Federal Protections for America’s Aging Workforce

As the American workforce ages, it becomes increasingly important for employees and employers to recognize the signs of age discrimination that violates the Age Discrimination in Employment Act (ADEA) and to understand their rights under the Act.

In the 20 or so years following the Second World War, the United States saw a significant uptick in birth rates. The children of that generation, commonly known as the Baby Boomers, have reached or are approaching traditional retirement age. However, due to improved healthcare and life expectancy, as well as challenging economic times, Baby Boomers are remaining in the workforce longer than their predecessors. As a result, the American workforce is older today than it has ever been.  Americans of all ages should understand the employment protections afforded by the ADEA.

What Is the ADEA?

The ADEA, initially passed in 1967, protects most workers over the age of 40 from employment discrimination based on their age. The Act covers discrimination in hiring, firing, demoting, denying promotion, compensation, and other terms, privileges, and conditions of employment. (Click here for a more thorough discussion of the protections and remedies under the ADEA, as well as relevant exceptions.) Notably, the ADEA does not protect those under the age of 40, whether those individuals face discrimination for being too old or whether they face discrimination for being too young. 

What Challenges Do Older Workers Face?

Older workers face a number of unique challenges in the employment.  Age-based stereotypes about older workers can create unfair assumptions about their abilities, for example, and can result in the denial of opportunities for advancement. Older workers can also face discrimination due to their professional longevity. Higher experience levels mean that older employees are often compensated at higher rates than their younger, less experienced colleagues, making their salaries a higher burden on the employer. When employers are seeking to cut costs, they will often seek to replace an older, highly compensated employee with a younger employee who is willing to work for less money. This pattern is unique to age discrimination, as membership in other protected classes, such as those based on race, sex and disability, does not generally correlate with higher costs to the employer.  In the face of age-based bias and economic incentives to exclude or terminate older employees, the ADEA plays an important role in preventing discrimination.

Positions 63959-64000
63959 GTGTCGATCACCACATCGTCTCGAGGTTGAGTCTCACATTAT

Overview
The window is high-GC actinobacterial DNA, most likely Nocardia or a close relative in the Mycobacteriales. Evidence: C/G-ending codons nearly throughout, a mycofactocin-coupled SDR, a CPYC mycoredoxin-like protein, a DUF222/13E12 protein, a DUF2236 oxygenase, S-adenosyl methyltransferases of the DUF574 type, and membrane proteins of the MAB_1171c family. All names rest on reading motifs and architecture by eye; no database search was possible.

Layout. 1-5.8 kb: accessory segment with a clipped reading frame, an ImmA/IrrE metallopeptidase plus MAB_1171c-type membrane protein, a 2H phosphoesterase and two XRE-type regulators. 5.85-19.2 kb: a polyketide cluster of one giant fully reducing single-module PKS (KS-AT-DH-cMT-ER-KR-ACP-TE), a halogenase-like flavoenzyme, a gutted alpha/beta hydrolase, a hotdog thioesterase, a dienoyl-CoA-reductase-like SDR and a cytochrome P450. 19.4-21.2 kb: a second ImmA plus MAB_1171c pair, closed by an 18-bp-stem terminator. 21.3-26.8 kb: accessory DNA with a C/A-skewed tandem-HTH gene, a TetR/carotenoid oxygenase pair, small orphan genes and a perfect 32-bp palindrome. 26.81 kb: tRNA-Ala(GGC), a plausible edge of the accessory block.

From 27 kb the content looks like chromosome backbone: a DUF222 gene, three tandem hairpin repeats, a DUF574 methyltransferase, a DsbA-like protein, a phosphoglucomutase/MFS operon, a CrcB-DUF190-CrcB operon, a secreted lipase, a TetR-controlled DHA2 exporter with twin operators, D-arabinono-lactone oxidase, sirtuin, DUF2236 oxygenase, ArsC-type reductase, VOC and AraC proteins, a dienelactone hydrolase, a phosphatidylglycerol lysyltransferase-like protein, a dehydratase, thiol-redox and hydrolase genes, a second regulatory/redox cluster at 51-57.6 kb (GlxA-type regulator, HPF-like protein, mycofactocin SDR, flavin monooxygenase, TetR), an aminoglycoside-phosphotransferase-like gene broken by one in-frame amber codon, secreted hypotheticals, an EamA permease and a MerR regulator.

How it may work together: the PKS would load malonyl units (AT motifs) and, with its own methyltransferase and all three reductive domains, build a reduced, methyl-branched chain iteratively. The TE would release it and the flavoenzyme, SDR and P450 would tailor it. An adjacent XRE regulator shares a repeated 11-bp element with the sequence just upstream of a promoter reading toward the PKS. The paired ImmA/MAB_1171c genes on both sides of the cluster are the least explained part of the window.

How Do You Prove Age Discrimination?

When a job applicant or employee suffers an adverse action based on his or her age, it is rare that an employer openly states that they are engaging in age discrimination.  Even without direct evidence of age-based bias, however, plaintiffs can use evidence such as age-related comments not directly tied to the adverse action or patterns of personnel decisions within an organization to prove that the action was unlawful. For example, if a manager has made numerous derogatory comments about an older worker’s graying hair, and then proceeds to terminate that employee without any legitimate basis, the derogatory comments about the older worker’s hair can be used as evidence to show age discrimination. Likewise, if a company demonstrates a pattern of firing workers of a certain age and replacing them with younger workers, an inference of age discrimination may be drawn.

An understanding of the protections granted to older workers is crucial both for preventing discrimination and for remedying it when it occurs. As the share of our workforce that is over the age of 40 increases, this awareness becomes more important to ensure equal opportunity for all.